- d
_{c,min}and d_{c,max}are minimum and maximum length of segment to Pareto front and - s
_{c}is real parameter of exponential dependence for offspring (s_{c}=s).

The average length D_{c} is defined as the average value of all shortest distances offspring to the Pareto front:

where m is number of offspring, and d_{ci} are shortest distances offspring to the Pareto front in the objective space.

## 5. IMPLEMENTATION OF THE ALGORITHM IN

## GEOSPATIAL ENVIRONMENT

The implementation of the PBMOGA for the application in the multi-objective spatial location domain is established on the paradigm of layered grid model of data, where the spatial information (address of the grid cell) is represented by the continuous (decimal) values in the PBMOGA. The utilization of data layers, where each layer represents a particular spatial aspect (e.g. land use, population distribution, resource allocation) is a typical form of the representation of the spatial information in the GIS. In the evolutionary spatial model (PBMOGA application domain), the layers represent the sets of attribute information specifying the quality and/or quantity characteristics of the spatial phenomena (e.g. population density, attractiveness of sale facilities, land value) [7]. The main component in the evolutionary representation of the space is a chromosome that abstracts the spatial location. As the location is specified by the location coordinates in a reference system, the genes constituting the chromosome represent its (geographical) coordinates [8]. A set of objective functions is represented by the grid model, where particular objectives are represented by the layers.

In the context of the described approach, the implementation of the Pareto-based GA in the geospatial optimization means the representation of the solutions in three spatial domains: objective space, space of decision variables and geographic space. In the objective space (Fig. 3.), a set of non-dominated solutions forms a Pareto front, corresponding to the Pareto set in the space of decision variables (Fig. 4.), i.e. a set of items defined by the variable values (of cell addresses). In the geographic space (Fig. 5.) the cell addresses are mapped to coordinates of suboptimal locations (for non-inferior solutions).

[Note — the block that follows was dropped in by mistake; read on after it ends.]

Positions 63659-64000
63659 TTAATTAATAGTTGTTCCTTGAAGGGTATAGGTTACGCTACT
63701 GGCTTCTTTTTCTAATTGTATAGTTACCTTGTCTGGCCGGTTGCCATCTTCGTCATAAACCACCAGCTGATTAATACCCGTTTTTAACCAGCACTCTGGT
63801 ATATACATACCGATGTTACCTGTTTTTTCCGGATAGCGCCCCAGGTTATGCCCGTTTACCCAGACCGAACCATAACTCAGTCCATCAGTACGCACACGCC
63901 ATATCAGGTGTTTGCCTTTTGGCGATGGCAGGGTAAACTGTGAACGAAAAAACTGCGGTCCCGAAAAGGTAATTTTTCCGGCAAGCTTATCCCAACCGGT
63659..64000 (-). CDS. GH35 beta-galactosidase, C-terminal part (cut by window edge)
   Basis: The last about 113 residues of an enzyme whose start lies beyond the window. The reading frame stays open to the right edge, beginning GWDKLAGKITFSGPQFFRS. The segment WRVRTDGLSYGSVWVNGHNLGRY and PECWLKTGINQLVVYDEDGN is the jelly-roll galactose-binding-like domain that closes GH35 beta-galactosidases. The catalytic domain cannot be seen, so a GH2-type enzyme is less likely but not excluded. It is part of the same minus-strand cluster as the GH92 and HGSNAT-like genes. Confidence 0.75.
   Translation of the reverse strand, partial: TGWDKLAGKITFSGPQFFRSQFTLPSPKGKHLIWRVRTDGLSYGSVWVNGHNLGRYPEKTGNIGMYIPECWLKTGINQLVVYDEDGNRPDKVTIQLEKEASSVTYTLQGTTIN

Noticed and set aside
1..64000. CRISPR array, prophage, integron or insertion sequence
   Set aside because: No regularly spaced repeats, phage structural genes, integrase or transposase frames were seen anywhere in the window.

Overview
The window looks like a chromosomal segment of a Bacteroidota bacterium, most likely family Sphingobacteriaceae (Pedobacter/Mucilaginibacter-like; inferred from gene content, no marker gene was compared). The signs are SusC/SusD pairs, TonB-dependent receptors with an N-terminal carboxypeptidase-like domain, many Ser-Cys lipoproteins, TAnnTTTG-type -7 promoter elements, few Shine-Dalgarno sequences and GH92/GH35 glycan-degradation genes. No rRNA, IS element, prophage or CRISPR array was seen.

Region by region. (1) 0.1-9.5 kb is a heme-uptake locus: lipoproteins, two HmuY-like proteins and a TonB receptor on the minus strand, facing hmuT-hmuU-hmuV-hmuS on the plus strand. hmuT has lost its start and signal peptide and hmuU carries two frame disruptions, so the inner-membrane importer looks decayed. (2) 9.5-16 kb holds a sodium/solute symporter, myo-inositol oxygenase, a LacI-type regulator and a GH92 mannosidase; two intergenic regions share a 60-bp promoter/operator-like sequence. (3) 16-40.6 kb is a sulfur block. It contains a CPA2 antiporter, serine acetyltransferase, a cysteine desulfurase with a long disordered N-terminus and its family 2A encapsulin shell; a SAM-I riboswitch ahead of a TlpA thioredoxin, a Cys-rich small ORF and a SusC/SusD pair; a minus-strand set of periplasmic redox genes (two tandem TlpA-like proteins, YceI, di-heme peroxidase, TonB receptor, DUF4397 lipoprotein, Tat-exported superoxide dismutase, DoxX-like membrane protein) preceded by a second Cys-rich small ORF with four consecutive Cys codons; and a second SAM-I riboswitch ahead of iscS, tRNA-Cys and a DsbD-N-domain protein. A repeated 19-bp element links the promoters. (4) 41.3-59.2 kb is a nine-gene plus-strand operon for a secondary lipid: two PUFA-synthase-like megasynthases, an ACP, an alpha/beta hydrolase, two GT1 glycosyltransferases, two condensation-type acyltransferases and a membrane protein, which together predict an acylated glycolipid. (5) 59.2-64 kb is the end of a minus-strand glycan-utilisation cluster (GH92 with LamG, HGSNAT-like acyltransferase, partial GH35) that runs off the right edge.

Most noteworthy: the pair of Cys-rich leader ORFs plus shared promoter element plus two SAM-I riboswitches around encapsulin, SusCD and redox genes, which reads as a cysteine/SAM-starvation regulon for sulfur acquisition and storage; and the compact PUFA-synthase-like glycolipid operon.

After the identification of the set of Pareto optimal solutions, the decision makers select the locations (offered solutions) from the Pareto front that best meet the specified objectives according to their preferences [9].

### A. Location model of the fire station

The town space (6 by 3 km) is presented by the grid of 200×100 cells, whose dimensions are 30×30 meters. The grid is oriented along its longer side to the direction of the town spread, i.e. from the west to the east.

For the purpose of the implementation of the algorithm, the objective functions (for all test problems) are given in a matrix form:

where r is a total number of rows, while k is a total number of matrix columns [10].

The optimal coverage of the town space from one place (new fire station) can be incorporated within the objective function minimizing a total distance (of the passed route) from the required location to potential dangerous facilities:

where:

- i=1…n, where n is a number of locations of dangerous facilities,
- j=1…m, where m is a number of alternative locations for the fire station (a total number of cells in the network, m=rxk),

- w
_{i}is a weight that is assigned to the i-th potential dangerous facility, and

- d
_{ij}is a length of the route from the j-th alternative location to the i-th potential dangerous facility.

Since, there are two sets of items: S – a set of all locations of residential facilities and K – a set of all locations of commercial/industrial facilities, two objective functions can be derived from the expression (8)[11]:

and

where:

- i
_{s}=1…n_{s}, where n_{s}is a number of locations of residential facilities, - i